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  • EUROPEAN COMMISSION ENTERPRISE AND INDUSTRY DIRECTORATE-GENERAL Consumer goods Cosmetics and Medical Devices

    Brussels, 12 July 2006

    M/389 EN

    STANDARDISATION MANDATE ASSIGNED TO CEN CONCERNING

    METHODS FOR TESTING EFFICACY OF SUNSCREEN PRODUCTS

    1. MOTIVATION

    This standardisation mandate relates to Council Directive 76/768/EEC of 27 July 1976 on the approximation of the laws of the Member States relating to cosmetic products (hereinafter the Cosmetics Directive). The Cosmetics Directive is based on article 95 EC-Treaty and aims to ensure free circulation of cosmetic products into the Community market. It determines that the person responsible for placing the cosmetic product on the market has to have proof of the effect claimed for the cosmetic product, where justified by the nature of the effect or product readily accessible to the competent authority concerned.

    Sunscreen products are cosmetic products and fall within the scope of application of Cosmetics Directive. The proof of effect is particularly relevant for these products, as the efficacy of sunscreen product is important for the protection of public health.

    Moreover, standardised testing methods for the efficacy of sunscreen products facilitate the free movement of goods in this important sector of cosmetic products.

    Therefore, creation of a standard for the testing of efficacy of sunscreen products is deemed necessary.

    2. DESCRIPTION OF THE MANDATED WORK

    The Commission invites CEN to establish a European standard for testing methods for the efficacy of sunscreen products.

    For the purpose of this mandate, sunscreen product shall mean any preparation (as, for example, cream, oil, gel, spray) intended to be placed in contact with the human skin with a view exclusively or mainly to protecting it from UV radiation through absorbing, scattering or reflecting radiation.1 The European standard for testing methods for the efficacy of sunscreen products shall address:

    1 Cf. Art. 1 of the draft Recommendation on efficacy and claims relating to sunscreen products

    Responsible person: Stefan Fuehring ([email protected])

  • Protection from sunburn (i.e. mainly UVB radiation); Protection from UVA radiation; Determination of the critical wavelength, i.e. the wavelength for which the section

    under the integrated optical density curve starting at 290 nm is equal to 90% of the integrated section between 290 to 400 nm.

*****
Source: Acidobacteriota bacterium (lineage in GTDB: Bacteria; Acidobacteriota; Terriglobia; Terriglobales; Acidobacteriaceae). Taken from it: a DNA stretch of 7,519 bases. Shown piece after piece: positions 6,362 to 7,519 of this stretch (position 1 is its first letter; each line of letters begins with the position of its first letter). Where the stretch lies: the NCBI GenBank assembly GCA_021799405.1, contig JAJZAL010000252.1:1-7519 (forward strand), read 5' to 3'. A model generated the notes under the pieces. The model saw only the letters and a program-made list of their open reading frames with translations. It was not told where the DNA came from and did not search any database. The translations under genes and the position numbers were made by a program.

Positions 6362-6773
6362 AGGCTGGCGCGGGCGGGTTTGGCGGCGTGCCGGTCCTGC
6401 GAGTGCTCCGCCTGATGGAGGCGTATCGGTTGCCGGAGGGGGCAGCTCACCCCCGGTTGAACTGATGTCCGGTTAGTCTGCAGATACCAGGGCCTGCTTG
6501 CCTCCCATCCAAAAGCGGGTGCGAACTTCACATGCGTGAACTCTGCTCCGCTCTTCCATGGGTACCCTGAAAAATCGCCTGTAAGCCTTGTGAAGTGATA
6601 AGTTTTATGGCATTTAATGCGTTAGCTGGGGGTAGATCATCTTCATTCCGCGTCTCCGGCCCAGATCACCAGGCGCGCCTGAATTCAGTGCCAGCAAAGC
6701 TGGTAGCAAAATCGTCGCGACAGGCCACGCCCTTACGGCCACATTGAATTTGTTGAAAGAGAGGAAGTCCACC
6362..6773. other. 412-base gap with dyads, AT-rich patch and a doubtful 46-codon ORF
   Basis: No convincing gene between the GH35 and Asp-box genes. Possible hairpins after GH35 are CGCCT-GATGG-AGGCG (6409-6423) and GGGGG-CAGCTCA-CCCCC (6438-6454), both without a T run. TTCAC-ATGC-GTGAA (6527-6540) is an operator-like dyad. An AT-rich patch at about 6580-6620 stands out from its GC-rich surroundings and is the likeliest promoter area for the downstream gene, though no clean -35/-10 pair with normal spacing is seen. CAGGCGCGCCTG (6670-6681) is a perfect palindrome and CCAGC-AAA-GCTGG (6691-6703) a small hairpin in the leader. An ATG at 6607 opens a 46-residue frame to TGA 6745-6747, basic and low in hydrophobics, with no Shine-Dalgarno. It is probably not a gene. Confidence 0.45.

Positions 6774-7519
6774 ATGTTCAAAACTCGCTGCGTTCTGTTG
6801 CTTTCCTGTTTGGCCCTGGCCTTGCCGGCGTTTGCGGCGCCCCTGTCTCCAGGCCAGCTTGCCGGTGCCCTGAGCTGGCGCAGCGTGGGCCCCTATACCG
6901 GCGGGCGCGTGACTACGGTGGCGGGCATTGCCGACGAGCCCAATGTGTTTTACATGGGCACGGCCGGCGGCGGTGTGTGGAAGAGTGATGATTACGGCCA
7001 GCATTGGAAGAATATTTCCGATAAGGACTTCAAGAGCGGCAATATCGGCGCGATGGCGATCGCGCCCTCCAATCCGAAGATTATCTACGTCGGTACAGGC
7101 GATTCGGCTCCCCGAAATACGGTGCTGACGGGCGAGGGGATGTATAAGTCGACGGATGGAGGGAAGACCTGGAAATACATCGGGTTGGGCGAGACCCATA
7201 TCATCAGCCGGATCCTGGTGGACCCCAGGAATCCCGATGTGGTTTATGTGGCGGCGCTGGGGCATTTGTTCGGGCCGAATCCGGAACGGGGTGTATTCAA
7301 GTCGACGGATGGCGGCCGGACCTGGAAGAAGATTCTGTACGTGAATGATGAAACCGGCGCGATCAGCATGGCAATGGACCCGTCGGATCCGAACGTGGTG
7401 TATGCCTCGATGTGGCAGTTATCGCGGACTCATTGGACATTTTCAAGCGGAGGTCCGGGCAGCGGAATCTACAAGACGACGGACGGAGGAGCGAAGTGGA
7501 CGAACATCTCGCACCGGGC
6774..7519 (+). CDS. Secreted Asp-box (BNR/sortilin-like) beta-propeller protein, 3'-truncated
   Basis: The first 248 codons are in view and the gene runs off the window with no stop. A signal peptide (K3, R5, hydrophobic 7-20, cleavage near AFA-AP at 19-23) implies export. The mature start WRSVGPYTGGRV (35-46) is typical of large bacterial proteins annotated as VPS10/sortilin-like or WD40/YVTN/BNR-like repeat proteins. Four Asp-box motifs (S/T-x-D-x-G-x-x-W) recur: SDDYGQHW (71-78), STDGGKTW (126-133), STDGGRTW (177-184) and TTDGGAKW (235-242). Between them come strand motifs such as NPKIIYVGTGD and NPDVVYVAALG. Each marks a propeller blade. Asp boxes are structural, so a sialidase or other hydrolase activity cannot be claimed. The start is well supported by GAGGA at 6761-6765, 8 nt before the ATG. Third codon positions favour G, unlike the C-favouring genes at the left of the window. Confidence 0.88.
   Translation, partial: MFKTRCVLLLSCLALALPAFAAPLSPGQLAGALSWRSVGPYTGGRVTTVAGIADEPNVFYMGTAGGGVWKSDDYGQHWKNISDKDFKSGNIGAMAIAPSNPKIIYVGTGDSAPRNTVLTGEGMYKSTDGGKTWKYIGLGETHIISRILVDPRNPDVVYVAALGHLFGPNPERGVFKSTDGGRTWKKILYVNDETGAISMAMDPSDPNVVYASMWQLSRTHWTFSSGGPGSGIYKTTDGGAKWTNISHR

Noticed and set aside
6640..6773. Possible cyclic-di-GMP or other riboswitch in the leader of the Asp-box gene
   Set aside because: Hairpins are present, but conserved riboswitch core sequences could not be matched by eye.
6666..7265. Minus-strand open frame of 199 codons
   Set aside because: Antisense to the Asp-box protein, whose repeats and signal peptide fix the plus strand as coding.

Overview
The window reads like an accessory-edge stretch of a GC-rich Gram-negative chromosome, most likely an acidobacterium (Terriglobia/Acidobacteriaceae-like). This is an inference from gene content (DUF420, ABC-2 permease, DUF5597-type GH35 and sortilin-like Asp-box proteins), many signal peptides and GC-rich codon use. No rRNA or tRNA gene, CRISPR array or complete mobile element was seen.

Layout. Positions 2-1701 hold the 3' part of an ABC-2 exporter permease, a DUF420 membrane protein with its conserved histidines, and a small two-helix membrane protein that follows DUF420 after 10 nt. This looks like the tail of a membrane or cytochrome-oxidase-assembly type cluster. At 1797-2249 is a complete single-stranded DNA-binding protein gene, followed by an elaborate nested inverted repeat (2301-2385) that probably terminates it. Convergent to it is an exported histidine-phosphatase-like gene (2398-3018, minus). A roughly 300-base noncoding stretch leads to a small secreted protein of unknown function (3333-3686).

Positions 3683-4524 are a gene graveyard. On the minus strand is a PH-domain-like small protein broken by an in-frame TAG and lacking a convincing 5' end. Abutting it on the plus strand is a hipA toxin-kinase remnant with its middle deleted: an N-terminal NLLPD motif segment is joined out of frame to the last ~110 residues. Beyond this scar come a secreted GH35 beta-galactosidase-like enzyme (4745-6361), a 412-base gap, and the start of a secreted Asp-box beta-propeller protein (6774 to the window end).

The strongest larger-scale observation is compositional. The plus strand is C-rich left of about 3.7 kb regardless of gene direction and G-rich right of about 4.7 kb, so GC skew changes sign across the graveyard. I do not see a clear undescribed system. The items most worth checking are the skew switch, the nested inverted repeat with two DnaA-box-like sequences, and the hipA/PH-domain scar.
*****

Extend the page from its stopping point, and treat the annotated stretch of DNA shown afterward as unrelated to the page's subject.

Two of the testing methods submitted with this mandate are in-vivo tests on human volunteers. Apart from these in-vivo methods, CEN is invited to consider also in-vitro testing methods which:

    lead to results comparable to those obtained with the in-vivo methods; are reproducible; and take photo-degradation into account.

    In order to facilitate a wide acceptance of the standard, CEN will take into account the testing standards as currently considered in the draft Commission recommendation on efficacy and claims relating to sunscreen products2 and, in particular, the standard(s) or other standardisation deliverables under preparation or published as a result of ISO/TC 217 Cosmetics. CEN will avoid any unnecessary duplication of work with the international standards organisations, particularly by using the provisions for parallel approval procedures provided for in the existing co-operation agreements (Vienna Agreement).

    3. BODIES TO BE ASSOCIATED

    As appropriate, CEN will ensure that the representative organisations of consumers interests (ANEC), environmental protection (ECOS), workers (ETUI-REHS), small and medium-size enterprises (NORMAPME) and every relevant industrial organisation, in particular COLIPA3, take part in the elaboration of the standard.

    4. EXECUTION OF THE MANDATED WORK

    CEN will deliver a draft European standard and submit it to a public enquiry by 30 April 2008.

    CEN will publish a final European standard by 30 September 2009. By that date the standard will be available in English, French and German, and the correct title of the standard will be available in the other Community languages

    At the latest six months after the publication of the European standard by CEN, it will be implemented as a national standard by all national standards institutes in all Member States and every conflicting national standard will be withdrawn.

    The acceptance of this mandate by one of CEN will trigger the standstill period referred to in Article 7 of Directive 98/34/EC of 22 June 1998.

    2 Description of the testing standards annexed.

    3 The European Cosmetic Toiletry and Perfumery Association.

  • Annex 1: Determination of the sun protection factor

    INTERNATIONAL

    SUN PROTECTION FACTOR (SPF)

    TEST METHOD

  • All rights reserved to COLIPA, CTFA SA, JCIA and CTFA.